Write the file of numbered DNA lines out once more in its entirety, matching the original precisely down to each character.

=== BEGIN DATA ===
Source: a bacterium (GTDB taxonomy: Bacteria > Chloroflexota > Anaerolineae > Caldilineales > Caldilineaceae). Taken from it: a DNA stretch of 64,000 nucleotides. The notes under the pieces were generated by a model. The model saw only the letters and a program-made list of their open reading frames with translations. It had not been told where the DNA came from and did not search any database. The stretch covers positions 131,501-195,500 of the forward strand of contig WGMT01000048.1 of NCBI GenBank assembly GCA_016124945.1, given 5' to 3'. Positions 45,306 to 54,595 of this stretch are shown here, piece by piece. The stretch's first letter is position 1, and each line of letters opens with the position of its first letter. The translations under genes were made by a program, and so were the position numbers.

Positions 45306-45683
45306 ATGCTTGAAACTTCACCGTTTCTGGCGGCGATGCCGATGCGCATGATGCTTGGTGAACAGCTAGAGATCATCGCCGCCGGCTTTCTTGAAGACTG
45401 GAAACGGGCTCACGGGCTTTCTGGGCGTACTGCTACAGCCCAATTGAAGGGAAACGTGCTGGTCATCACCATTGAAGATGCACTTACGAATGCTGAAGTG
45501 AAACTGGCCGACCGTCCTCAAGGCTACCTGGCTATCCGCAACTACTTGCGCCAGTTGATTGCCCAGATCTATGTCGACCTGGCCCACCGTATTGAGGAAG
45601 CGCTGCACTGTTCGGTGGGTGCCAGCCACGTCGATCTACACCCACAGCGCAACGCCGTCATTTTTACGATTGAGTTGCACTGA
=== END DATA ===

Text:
Source: a bacterium (GTDB taxonomy: Bacteria > Chloroflexota > Anaerolineae > Caldilineales > Caldilineaceae). Taken from it: a DNA stretch of 64,000 nucleotides. The notes under the pieces were generated by a model. The model saw only the letters and a program-made list of their open reading frames with translations. It had not been told where the DNA came from and did not search any database. The stretch covers positions 131,501-195,500 of the forward strand of contig WGMT01000048.1 of NCBI GenBank assembly GCA_016124945.1, given 5' to 3'. Positions 45,306 to 54,595 of this stretch are shown here, piece by piece. The stretch's first letter is position 1, and each line of letters opens with the position of its first letter. The translations under genes were made by a program, and so were the position numbers.

Positions 45306-45683
45306 ATGCTTGAAACTTCACCGTTTCTGGCGGCGATGCCGATGCGCATGATGCTTGGTGAACAGCTAGAGATCATCGCCGCCGGCTTTCTTGAAGACTG
45401 GAAACGGGCTCACGGGCTTTCTGGGCGTACTGCTACAGCCCAATTGAAGGGAAACGTGCTGGTCATCACCATTGAAGATGCACTTACGAATGCTGAAGTG
45501 AAACTGGCCGACCGTCCTCAAGGCTACCTGGCTATCCGCAACTACTTGCGCCAGTTGATTGCCCAGATCTATGTCGACCTGGCCCACCGTATTGAGGAAG
45601 CGCTGCACTGTTCGGTGGGTGCCAGCCACGTCGATCTACACCCACAGCGCAACGCCGTCATTTTTACGATTGAGTTGCACTGA